One dysfunctional federal welfare program is contributing to a national labor shortage. Now, we can add Texas to the increasingly long list of states opting out.
The program in question is the federal government’s pandemic expansion of unemployment benefits. At the start of the crisis, Congress expanded benefits to new categories of workers and added a federally financed supplement on top of existing state-level unemployment benefits. This augmentation, in place until September, has perpetuated a system where most unemployed people can earn as much or almost as much by staying home as they can by returning to work.
As the economy heats up again, this work disincentive is seriously hindering the labor market recovery. The average beneficiary is making the equivalent of $17.13 an hour on benefits. (That just being the average, many in high-paying states like Massachusetts are earning even more!) This leaves many unemployed Americans no incentive—actually, a disincentive—to go back to work, even for jobs that pay $15 an hour (or more).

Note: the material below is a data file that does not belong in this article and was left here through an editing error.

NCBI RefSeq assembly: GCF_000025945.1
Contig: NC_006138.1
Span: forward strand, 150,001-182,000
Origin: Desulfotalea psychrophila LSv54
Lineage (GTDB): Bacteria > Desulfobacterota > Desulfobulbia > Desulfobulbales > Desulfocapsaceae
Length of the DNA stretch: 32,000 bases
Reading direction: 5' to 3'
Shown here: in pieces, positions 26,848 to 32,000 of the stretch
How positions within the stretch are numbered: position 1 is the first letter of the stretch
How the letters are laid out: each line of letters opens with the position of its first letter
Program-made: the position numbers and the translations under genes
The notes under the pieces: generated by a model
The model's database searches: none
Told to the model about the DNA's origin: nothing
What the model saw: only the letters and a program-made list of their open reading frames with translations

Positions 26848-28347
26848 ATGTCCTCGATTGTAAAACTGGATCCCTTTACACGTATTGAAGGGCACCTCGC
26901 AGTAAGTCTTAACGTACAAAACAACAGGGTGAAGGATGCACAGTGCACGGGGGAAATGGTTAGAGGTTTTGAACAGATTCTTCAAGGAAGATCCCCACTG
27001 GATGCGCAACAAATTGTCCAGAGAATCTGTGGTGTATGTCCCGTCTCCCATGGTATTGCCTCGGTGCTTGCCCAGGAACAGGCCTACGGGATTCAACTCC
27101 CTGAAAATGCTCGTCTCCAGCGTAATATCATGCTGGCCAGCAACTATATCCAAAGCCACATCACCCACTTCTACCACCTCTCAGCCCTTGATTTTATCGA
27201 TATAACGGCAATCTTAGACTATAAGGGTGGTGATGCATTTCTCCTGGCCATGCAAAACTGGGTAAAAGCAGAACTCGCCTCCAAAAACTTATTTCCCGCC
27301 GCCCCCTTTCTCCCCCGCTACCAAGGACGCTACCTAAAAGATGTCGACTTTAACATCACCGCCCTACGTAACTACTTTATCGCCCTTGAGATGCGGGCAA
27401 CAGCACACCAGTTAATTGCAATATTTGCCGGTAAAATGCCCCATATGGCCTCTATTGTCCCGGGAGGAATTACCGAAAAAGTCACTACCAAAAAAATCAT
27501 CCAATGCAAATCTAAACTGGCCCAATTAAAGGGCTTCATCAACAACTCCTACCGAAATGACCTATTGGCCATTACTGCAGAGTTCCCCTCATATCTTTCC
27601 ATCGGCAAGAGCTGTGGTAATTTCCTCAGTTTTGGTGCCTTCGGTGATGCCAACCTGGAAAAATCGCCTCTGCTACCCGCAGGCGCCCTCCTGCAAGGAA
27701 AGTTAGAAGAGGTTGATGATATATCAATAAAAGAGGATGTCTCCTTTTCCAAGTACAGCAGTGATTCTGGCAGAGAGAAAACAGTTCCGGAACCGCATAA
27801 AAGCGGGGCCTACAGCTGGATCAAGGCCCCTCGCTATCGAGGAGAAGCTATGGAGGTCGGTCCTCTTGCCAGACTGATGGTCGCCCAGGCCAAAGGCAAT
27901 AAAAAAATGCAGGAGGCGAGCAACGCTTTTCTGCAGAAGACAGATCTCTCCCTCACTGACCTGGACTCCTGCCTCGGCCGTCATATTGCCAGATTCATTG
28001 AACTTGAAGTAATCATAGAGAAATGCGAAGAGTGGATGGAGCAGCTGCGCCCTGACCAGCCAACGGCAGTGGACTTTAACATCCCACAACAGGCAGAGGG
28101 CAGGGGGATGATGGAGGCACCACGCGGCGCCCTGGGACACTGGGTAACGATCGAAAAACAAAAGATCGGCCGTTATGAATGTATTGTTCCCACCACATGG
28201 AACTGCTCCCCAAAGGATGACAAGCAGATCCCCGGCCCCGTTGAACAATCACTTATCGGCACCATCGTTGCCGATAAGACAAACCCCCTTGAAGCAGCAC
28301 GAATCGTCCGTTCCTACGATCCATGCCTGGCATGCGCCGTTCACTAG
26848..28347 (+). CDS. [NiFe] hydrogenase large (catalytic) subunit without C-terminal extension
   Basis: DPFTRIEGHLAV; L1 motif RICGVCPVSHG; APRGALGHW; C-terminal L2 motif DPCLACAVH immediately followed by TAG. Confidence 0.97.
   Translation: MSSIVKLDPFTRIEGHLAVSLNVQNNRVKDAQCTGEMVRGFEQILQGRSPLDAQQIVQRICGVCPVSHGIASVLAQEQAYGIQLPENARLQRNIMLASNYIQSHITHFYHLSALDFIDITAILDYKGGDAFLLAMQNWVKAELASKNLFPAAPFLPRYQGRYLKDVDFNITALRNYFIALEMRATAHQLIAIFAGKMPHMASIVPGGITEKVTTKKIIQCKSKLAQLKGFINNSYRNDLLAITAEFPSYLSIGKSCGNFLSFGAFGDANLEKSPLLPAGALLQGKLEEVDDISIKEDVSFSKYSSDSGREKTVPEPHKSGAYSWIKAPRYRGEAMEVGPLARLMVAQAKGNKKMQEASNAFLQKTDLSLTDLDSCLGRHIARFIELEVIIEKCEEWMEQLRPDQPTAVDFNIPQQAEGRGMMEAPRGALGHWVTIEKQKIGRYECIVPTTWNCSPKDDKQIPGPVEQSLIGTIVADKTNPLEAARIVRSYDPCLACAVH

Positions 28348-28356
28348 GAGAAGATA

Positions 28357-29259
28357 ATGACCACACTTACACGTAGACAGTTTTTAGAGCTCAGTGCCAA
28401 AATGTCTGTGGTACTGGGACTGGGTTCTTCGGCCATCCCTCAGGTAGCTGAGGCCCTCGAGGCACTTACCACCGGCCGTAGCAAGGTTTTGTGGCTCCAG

Employers are reporting shortages of job applicants and millions of job openings remain unfilled across the country, all while tens of millions linger on unemployment benefits. While the Democrat-controlled Congress refuses to roll back this system—or even acknowledge the existence of a problem—some states are taking matters into their own hands.
More than 19 states including Montana, Mississippi, Utah, and now Texas, are moving to decline the federal supplement and restore unemployment payouts in their states to normal levels. Texas Governor Greg Abbott announced his state’s addition to the list on Monday, the largest state to do so thus far.
The governor’s decision comes as Texas is experiencing stubbornly high unemployment despite fully reopening its economy. (Texan employers blame the ultra-generous benefits).
The news out of Texas is heartening for anyone who believes our economy should reward work, not idle dependence. And the development bodes well for economic recovery—at least in these states. For those that choose to remain in a welfare state coma, the future looks less bright.